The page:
Top critical review
An interesting but ultimately untenable premise, a little lacking in detail
Reviewed in the United Kingdom on 28 December 2013
Divergent has many of the characteristics associated with dystopian fiction, particularly that aimed at the young adult market: a female teenage protagonist, a romantic interest who has take second place to the rather more pressing task of uncovering the secrets of the regime, questionable authority figures and a cliffhanger ending.
We are plunged into the action immediately, as Beatrice prepares for the aptitude test which will tell her which faction of the city she is best suited to (a bit like the Sorting Hat in Harry Potter): Abnegation, the faction she's grown up in, which believes in selflessness; Amity, which believes in friendship and peace; Candor, which believes in honesty and truth; Dauntless, which believes in bravery and fearlessness; or Erudite, which believes in intelligence and the pursuit of knowledge. The following day, Beatrice will have to choose whether to do as her parents expect and stay in Abnegation, or whether to transfer and effectively cut all ties to her family. The aptitude test should help her make this decision, but Beatrice's results are irregular and hint at fractures in the city and the faction system that she'd never suspected.
As she trains to become a fully-fledged member of her chosen faction, Tris (as she prefers to be called) learns more about the beliefs and customs of the different factions. Each has been established in response to a perceived fault of humanity which led to wars and conflict throughout history, and each contributes to society in its own defined way. At the same time, Tris learns more about herself: she's always struggled with the selflessness required of Abnegation, but comes to realise that selflessness and courage are not so far apart; she is forced to confront the cold, calculating streak that runs through her; and she struggles to understand her feelings towards Four, who coaches the trainees through initiation.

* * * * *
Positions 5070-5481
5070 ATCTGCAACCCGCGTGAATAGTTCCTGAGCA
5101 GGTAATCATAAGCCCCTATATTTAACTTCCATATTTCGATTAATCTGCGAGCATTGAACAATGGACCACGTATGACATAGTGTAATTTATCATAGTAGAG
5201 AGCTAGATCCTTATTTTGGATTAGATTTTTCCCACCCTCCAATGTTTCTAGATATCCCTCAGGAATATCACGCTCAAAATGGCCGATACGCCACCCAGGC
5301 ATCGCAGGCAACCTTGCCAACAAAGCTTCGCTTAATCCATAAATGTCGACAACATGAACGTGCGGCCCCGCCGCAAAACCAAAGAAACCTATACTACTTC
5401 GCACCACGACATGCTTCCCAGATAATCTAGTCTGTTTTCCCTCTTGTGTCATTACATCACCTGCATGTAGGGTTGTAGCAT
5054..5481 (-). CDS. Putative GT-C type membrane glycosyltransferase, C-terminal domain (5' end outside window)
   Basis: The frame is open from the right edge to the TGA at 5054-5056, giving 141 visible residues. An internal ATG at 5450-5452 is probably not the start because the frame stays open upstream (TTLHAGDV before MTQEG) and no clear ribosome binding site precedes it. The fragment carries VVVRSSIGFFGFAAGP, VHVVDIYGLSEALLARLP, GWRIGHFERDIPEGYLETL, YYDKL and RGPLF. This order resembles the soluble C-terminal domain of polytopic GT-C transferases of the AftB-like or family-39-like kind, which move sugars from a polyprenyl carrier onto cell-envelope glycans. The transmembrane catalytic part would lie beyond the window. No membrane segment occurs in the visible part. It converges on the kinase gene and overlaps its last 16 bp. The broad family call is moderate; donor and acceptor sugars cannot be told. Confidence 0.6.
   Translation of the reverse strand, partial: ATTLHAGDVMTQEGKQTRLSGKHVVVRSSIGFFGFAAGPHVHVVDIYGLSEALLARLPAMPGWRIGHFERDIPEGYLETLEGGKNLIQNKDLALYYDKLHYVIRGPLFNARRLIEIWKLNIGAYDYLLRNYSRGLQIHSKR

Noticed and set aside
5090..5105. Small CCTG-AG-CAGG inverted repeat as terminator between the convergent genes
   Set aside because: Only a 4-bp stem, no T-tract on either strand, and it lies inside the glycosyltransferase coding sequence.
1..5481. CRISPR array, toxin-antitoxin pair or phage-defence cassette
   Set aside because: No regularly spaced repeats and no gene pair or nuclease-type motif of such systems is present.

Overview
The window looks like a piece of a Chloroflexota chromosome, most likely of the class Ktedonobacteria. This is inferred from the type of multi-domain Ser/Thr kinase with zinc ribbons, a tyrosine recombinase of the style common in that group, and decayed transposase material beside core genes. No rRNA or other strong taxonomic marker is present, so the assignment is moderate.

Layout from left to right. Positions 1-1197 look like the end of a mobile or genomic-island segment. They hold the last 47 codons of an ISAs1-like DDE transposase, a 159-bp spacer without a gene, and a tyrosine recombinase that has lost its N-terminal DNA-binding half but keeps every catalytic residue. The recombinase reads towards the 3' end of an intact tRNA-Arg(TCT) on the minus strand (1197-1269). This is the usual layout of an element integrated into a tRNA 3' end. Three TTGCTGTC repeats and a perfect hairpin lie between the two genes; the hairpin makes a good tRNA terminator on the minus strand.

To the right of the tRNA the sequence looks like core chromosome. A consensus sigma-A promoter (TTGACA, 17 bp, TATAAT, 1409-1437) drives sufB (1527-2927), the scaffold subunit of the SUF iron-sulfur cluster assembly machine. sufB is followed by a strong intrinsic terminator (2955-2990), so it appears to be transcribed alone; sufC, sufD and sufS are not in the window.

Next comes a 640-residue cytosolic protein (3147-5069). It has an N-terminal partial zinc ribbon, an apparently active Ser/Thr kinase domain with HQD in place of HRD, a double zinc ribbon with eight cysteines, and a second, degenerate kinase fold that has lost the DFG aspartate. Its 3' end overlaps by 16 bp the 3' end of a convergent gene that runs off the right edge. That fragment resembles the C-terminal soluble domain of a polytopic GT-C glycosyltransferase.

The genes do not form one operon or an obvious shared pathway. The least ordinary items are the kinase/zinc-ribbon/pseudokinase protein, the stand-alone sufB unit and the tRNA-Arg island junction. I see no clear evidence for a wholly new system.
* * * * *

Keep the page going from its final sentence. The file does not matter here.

The concept of a society divided into factions is initially interesting, but ultimately untenable. People simply can't be divided into one of five character traits, to the exclusion of all others. In other dystopian fiction, such as Unwind or The Hunger Games, the regime imposes questionable practices but the majority of people struggle with the morality of those practices. Even if they are not pro-actively rebelling, they are not just happily going along with things. But in Divergent, the people who struggle with the idea of the factions are in the minority. On top of this, the faction system was supposedly introduced to avoid future wars, despite history teaching us that segregation itself generally breeds conflict.
The world created by Veronica Roth is not as fully developed as I'd have liked - it's hard to build a picture of what it's really like. The details of the factions themselves and the landscape of the city are fairly superficial. Actually, the overall sense I got from the novel was almost video-game-like, particularly in the training sessions and some of the later action sequences. I also kept asking myself whether this faction system is in place in other cities, or just isolated to this particularly city - it was frustrating not knowing more about how and why this system evolved, although I suspect this is part of the story arc of the whole trilogy.
Divergent is an action-packed novel, in which things and people are rarely what they seem. Families are torn apart, communities are destroyed and lots of innocent people die. But other - more positive - themes run through it as well, including friendship and loyalty, hope and love. This is not the most sophisticated novel in its genre, but for the first offering from 23-year-old Veronica Roth, it's definitely good enough to make me read the sequel, Insurgent.